Over the last few months, America’s policymakers have given unprecedented attention to the education and certification of teachers. They have read innumerable reports and attended many meetings to discuss the importance of establishing and enforcing standards for entry to teaching.
At the same time, however, policymakers are taking steps that undercut the maintenance of standards. Temporary certification and emergency certification are on the rise. Out-of-field placement is common practice. Programs that allow nonteachers to learn on the job (perhaps with occasional seminars and supervision) are growing. Eased entry in the form of “alternate certification” is increasing. Thus, while policy discussions underscore the need for standards in teacher education and certification, policy practices undercut them.
As the demand for teachers increases dramatically over the next few years, will teachers be hired under a system of fixed standards? Or will they be hired under a system that relaxes standards to whatever level is necessary to create supply? Policymakers have only a few years to decide. They cannot have it both ways.
A version of Gresham’s Law will operate. We can have standards. Or we can have a system that reduces the cost of entry to candidates and the price that school districts will have to pay for their services, with the cheap driving out the strong.
Currently, the United States has a teaching force of varied quality. There are excellent teachers, competent teachers, and some incompetent teachers. Teacher education, certification, and hiring practices over the last several decades have yielded this mix. The mix means that it is not hard to find examples of incompetent teachers. Every policymaker knows one or has a friend or relative who does. Policymakers and the public do not have a basis for trusting the people who staff our classrooms today. Some of them have come through fine training programs, most of them are well educated, but some were hired in the 50’s and 60’s, when administrators struggled to place a warm body in every classroom. Some were hired on Labor Day when principals and superintendents faced the prospect of unstaffed classrooms unless they hired the last applicant in line.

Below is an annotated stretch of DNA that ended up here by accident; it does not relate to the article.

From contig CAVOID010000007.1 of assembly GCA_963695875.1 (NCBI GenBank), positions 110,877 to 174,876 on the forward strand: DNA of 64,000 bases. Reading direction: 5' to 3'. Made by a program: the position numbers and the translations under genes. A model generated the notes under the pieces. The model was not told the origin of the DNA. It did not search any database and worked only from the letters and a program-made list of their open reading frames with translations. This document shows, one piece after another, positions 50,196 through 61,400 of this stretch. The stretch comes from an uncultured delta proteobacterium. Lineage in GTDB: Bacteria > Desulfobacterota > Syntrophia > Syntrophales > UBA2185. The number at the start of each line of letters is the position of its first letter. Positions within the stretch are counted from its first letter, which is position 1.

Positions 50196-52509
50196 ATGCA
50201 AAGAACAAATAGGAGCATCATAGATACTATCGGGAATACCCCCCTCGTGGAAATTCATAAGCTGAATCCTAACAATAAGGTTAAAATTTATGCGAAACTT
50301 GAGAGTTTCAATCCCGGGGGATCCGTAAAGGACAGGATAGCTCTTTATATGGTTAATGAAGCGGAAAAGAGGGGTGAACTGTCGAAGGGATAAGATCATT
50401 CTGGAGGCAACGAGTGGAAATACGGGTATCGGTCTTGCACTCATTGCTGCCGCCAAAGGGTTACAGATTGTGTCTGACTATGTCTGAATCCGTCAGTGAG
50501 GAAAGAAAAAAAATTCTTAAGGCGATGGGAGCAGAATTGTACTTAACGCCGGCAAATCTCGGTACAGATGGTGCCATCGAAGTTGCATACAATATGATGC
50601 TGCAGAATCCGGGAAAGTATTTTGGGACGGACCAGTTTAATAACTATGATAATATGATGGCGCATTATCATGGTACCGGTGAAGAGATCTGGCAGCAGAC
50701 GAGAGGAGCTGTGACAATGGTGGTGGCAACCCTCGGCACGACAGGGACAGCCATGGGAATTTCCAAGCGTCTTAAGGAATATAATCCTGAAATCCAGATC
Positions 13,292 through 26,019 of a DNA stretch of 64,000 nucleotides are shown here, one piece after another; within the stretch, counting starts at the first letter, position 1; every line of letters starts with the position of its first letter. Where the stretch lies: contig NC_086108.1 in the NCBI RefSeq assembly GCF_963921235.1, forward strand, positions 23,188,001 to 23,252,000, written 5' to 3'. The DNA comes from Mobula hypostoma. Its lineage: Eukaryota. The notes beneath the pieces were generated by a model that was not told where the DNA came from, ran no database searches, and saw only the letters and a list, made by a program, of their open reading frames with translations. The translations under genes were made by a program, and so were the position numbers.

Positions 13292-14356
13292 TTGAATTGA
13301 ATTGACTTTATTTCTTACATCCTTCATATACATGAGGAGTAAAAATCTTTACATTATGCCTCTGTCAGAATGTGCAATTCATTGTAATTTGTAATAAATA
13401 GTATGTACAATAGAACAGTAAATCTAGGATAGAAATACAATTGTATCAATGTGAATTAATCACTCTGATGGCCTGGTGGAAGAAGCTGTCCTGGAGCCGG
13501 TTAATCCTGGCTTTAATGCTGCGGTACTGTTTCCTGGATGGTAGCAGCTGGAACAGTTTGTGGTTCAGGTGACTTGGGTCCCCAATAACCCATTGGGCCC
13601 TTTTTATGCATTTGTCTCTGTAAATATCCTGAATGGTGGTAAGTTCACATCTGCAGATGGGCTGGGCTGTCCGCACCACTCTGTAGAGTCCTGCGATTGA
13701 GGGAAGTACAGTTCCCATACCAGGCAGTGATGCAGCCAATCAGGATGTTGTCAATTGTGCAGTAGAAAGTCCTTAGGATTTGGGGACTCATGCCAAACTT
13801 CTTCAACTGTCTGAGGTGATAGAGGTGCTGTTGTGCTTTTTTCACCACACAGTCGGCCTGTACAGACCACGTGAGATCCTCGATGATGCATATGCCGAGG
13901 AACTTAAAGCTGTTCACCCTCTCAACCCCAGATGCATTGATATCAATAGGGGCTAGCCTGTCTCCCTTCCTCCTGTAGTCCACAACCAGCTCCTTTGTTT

De facto, these “teachers” began to do the job. Some succeeded, some did not. With the passage of time, it became difficult to fire the marginally competent. Besides, firing them might have meant having to hire someone who was no better. After a few years, it became increasingly difficult to deny that they could do the job. Then the legislatures passed laws awarding them full certification.
A teaching force of variable quality undermines public confidence. To create trust, we must construct an education and certification system that guarantees to the public and to policymakers that those who survive are fit to teach.
One view (but not the only view) embedded in recent reports on education is that teaching should be professionalized in order to allay the mistrust of public schooling. Professionalizing teaching, in the first instance, would mean reform of the education and certification process. A prospective teacher would have to acquire and demonstrate the capacity to teach prior to full membership in the profession. This reform would follow the path taken by a number of occupations that we now call professions: medicine, law, architecture, engineering, accounting.
Happily, a consensus about the education and certification practices implied by professionalization has begun to develop. The first new practice would end undergraduate teacher education, and instead require every prospective teacher to first have a liberal-arts degree. The second would place teacher education at the graduate level and would be a one-year program during which the candidate would be expected to acquire the professional and pedagogical knowledge base. The third would create a supervised internship so that the novice teacher would learn how to turn theory into practice and how to perform those aspects of the job that cannot be taught in the professional-school classroom.